With the water level in the St. Clair River quickly reaching almost 580 feet by 8 a.m. Friday, flooding is expected in areas along the river through Monday morning.
One of the consequences of this brutal cold was the development of ice on rivers in the Northeast and Midwest.
The large amount of snow unceremoniously dumped upon the Long Island region with the passing of a major blizzard last week - with some areas receiving accumulations of at least a foot of snow or more - will likely all but disappear over the course of the upcoming weekend due to unseasonably high temperatures and excessive rainfall. Up to 10 inches of snow could fall in northern and western areas once the rain changes to snow.
Another thing to keep in mind is that temperatures in New England will drop on Saturday afternoon after the cold front moves through. Temperatures on Saturday morning will start off in the 50s, but come early afternoon, they'll dip down below freezing across western and northern MA. This is due to the increase in runoff due to the melting snow and frozen ground, which could result in some rise in rivers. "It's going to depend on a lot of things, how much rain we get, how warm it gets whether the ice moves", LaFlure added.More news: World oil prices down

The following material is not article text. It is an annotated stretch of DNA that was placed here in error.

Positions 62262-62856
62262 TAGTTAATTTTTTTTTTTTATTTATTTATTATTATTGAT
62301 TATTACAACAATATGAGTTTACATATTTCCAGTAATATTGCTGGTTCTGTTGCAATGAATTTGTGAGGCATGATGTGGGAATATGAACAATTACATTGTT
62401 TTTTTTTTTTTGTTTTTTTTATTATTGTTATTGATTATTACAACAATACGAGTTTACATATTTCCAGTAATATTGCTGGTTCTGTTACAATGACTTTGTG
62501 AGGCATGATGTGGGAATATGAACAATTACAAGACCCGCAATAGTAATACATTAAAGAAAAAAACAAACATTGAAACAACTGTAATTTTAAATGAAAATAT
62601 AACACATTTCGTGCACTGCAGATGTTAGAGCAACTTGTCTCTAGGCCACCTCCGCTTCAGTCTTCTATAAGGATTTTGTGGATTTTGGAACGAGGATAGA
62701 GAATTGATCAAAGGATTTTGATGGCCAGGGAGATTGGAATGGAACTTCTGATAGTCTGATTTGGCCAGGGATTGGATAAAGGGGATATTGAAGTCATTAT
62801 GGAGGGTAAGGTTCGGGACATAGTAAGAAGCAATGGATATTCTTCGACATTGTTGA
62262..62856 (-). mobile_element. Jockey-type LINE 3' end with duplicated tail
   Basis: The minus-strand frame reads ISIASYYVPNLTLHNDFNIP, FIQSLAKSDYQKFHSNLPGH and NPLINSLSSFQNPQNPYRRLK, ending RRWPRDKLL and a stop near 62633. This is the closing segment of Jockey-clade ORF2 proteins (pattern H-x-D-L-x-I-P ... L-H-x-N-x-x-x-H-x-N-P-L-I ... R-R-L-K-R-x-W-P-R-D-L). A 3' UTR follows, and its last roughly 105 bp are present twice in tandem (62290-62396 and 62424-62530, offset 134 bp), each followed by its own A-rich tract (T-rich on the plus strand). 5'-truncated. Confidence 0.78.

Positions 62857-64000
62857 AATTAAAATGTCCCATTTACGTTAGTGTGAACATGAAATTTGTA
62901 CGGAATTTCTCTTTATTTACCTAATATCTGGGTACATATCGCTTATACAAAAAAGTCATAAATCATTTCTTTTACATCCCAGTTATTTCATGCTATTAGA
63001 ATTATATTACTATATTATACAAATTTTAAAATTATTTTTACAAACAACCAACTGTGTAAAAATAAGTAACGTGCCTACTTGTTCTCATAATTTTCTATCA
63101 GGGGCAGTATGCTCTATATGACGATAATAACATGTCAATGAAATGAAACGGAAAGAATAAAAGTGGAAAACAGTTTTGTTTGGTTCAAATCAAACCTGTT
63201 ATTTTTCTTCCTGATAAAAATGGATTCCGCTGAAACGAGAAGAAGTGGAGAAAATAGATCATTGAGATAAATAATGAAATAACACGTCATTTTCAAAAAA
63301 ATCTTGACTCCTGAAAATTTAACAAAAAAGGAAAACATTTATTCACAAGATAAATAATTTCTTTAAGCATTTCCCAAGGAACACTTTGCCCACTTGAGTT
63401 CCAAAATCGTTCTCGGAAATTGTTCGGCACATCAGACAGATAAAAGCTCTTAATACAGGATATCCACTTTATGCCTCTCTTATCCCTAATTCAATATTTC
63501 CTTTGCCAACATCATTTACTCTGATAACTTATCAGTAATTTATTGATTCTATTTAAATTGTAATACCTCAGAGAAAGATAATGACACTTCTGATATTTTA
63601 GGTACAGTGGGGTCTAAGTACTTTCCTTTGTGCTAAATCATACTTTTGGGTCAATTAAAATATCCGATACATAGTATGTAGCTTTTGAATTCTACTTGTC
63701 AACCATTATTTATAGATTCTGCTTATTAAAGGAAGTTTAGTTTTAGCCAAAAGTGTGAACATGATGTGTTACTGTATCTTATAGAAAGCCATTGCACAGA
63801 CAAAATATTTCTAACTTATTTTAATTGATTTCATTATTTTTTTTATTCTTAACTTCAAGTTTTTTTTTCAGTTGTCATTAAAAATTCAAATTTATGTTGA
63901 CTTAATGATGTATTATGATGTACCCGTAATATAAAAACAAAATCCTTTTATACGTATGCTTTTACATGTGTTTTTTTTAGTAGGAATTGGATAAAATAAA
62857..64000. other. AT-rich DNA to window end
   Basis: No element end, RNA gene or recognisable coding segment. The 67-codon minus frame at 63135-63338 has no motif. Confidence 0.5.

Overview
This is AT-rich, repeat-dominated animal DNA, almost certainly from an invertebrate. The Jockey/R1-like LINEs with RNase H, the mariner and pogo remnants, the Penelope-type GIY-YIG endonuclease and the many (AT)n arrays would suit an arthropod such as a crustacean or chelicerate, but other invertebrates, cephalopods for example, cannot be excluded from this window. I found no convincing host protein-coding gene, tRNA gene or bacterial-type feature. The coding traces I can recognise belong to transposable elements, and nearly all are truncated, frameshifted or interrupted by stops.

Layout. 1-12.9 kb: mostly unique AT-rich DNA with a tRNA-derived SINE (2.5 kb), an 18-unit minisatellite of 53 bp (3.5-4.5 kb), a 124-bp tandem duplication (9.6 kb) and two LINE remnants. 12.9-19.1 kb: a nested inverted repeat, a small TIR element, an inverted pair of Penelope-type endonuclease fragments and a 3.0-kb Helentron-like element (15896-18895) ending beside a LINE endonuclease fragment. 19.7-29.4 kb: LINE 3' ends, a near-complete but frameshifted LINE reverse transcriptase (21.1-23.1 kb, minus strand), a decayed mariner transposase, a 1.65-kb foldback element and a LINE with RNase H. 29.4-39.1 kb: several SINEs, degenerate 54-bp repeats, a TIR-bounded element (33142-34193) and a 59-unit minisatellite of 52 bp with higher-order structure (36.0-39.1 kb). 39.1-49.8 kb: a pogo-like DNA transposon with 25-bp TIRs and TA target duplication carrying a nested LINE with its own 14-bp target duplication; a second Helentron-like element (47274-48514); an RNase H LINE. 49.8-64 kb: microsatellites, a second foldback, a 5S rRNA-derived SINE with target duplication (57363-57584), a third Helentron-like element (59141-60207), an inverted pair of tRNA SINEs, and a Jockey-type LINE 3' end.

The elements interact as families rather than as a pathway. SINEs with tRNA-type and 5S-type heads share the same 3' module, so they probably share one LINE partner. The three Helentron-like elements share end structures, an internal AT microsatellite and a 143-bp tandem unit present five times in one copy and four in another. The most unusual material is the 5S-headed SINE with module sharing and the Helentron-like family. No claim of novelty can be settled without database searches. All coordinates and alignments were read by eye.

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Ice jams typically occur when temperatures above freezing cause ice to begin to thaw into big chunks. The combination of these two factors will lead to river rises and potential for ice jams.
Anderson said her daughter, who lives a little further north of East Brady, had water in her basement until the ice jam gave way.
Taylor said if high water begins to come onto property or if you see an ice jam, call 911 to report that.
But first, a drenching, spring-style rainstorm is headed into the Berkshires, prompting a flood watch from the National Weather Service for Friday, extending into Saturday afternoon.